[EPW] Healthcare as a Right

health

Context

  • In September this year, the Rajasthan State government introduced the Rajasthan Right to Health Bill, 2022 in the state legislative assembly.
  • As it is still being debated in the legislative assembly and has become a major part of public discourse among health care providers as well as different interest groups.
  • It becomes important to understand its legal dimensions, and more importantly, the short term and long term implications of its implementation.

What is Right to Health?

  • The right to health is the economic, social, and cultural right to a universal minimum standard of health to which all individuals are entitled.
  • It was first articulated in the WHO Constitution (1946).
  • It states that the enjoyment of the highest attainable standard of health is one of the fundamental rights of every human being.
  • It defines health as a state of complete physical, mental and social well-being and not merely the absence of disease or infirmity.

Features of this Right

The 1948 Universal Declaration of Human Rights mentioned health as part of the right to an adequate standard of living (article 25). It covers-

  1. Highest attainable standard of physical and mental health
  2. Reduction of the stillbirth-rate and of infant mortality
  3. Healthy development of the child
  4. Environmental and industrial hygiene
  5. Prevention, treatment and control of epidemic, endemic, occupational and other diseases
  6. Assure to all medical service and medical attention in the event of sickness

Locating right to health in India

  • Fundamental rights: Article 21 of the Constitution protects and upholds the right to life and liberty.  Courts have often taken a progressive stance in expanding the scope of the right to life to include the right to health.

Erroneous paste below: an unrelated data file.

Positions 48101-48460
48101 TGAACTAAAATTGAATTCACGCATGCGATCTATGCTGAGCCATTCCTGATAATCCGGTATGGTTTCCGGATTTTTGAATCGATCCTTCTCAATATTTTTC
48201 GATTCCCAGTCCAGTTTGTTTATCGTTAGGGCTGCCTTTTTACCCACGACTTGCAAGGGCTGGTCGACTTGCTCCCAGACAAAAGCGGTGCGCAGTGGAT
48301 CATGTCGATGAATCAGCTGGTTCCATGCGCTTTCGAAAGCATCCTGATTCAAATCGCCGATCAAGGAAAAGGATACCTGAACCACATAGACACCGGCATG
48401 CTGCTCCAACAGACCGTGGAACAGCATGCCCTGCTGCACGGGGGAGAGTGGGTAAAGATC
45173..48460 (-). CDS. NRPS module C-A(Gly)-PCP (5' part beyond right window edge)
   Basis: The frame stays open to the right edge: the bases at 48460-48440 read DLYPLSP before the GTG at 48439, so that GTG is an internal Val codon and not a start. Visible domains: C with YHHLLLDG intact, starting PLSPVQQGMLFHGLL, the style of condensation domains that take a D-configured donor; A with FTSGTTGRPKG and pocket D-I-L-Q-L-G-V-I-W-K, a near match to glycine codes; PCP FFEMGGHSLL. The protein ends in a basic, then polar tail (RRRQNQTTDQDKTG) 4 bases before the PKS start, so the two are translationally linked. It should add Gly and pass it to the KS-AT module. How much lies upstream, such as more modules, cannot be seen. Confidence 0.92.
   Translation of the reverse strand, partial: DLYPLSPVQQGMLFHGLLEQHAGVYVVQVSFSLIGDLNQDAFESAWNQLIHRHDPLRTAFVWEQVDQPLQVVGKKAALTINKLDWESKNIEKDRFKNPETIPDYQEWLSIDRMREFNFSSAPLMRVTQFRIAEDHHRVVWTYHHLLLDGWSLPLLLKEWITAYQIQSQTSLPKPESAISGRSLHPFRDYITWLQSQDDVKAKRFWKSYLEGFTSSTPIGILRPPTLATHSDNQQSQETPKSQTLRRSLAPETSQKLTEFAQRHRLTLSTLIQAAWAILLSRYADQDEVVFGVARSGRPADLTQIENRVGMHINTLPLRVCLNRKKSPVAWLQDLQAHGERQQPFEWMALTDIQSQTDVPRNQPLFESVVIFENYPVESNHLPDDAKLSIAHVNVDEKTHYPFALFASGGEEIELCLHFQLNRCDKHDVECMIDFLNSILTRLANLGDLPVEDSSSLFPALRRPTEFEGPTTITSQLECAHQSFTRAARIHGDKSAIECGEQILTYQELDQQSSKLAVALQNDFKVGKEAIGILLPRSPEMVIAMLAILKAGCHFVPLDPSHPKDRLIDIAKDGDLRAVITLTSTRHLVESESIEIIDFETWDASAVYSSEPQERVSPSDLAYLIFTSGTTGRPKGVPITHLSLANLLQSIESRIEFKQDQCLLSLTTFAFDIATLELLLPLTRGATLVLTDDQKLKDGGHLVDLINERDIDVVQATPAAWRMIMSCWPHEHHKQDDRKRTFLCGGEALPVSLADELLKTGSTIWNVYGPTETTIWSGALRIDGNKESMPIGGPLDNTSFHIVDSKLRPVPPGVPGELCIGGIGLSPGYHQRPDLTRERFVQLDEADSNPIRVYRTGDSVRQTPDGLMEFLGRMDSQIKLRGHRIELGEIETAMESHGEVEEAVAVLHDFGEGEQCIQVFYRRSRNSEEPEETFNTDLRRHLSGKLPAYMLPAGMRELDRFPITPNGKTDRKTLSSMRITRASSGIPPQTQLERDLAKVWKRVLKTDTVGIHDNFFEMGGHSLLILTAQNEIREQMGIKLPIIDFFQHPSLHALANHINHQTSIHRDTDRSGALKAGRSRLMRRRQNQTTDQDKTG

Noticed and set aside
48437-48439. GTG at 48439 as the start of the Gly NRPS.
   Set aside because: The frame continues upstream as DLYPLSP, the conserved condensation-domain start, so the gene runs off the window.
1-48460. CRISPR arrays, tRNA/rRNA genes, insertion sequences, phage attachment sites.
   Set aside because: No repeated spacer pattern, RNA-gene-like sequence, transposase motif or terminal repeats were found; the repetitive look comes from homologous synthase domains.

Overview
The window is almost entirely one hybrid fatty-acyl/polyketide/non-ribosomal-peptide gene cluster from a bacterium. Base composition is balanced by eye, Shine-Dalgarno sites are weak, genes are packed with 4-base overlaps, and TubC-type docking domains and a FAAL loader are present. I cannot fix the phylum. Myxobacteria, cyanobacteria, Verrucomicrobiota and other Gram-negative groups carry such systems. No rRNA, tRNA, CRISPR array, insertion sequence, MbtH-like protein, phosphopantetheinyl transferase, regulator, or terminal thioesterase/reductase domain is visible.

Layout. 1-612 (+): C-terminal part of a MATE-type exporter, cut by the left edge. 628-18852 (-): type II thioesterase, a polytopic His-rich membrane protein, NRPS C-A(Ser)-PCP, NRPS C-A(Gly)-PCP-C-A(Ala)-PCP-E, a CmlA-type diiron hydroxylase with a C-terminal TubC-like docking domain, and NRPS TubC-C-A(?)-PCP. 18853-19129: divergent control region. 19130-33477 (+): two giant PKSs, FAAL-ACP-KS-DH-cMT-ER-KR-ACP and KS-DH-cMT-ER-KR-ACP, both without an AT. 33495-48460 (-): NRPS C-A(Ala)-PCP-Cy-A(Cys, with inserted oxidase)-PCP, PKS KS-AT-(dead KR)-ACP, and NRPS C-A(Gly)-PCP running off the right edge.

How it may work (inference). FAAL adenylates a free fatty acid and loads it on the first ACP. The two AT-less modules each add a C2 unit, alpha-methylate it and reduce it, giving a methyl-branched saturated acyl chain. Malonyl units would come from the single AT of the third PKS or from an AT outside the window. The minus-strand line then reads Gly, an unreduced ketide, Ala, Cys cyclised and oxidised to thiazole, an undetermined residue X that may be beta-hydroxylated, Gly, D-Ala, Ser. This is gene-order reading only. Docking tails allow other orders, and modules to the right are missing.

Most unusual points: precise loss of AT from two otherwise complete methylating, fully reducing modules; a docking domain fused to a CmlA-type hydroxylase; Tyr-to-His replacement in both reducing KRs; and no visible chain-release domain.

• Directive Principles: Articles 38, 39, 42, 43, & 47 of the DPSP put the obligation on the state in order to ensure the effective realization of the right to health.
  • Judicial observations: In State of Punjab and Ors versus Mohinder Singh Chawla (1996), the Supreme Court proclaimed the right to life includes within its fold the right to health.

What is the Rajasthan Bill about?

  • In bringing forth the right to health bill, the Rajasthan government has acted on its constitutional mandate by providing health care services to residents of the state.
  • Falling under Item 6 of the State List in the Seventh Schedule of the Constitution, the state governments have the duty to ensure the promotion of public health and provision of medical services.

What are the rights and duties prescribed in the Bill?

  • OOP Expenditure control: The preamble of the Bill at the outset makes the intentions of the government clear -promoting health care without causing catastrophic out-of-pocket expenditure.
  • Free checkups: The Bill provides for free and affordable health check-ups, and surgery in both private and public hospitals.
  • Special provisions for residents: It makes it a matter of right for the residents to avail free services as laid down in various insurance schemes.
  • Right to medical information: The Bill goes one step further in in tackling another thorny issue of the right to medical information in medical establishments.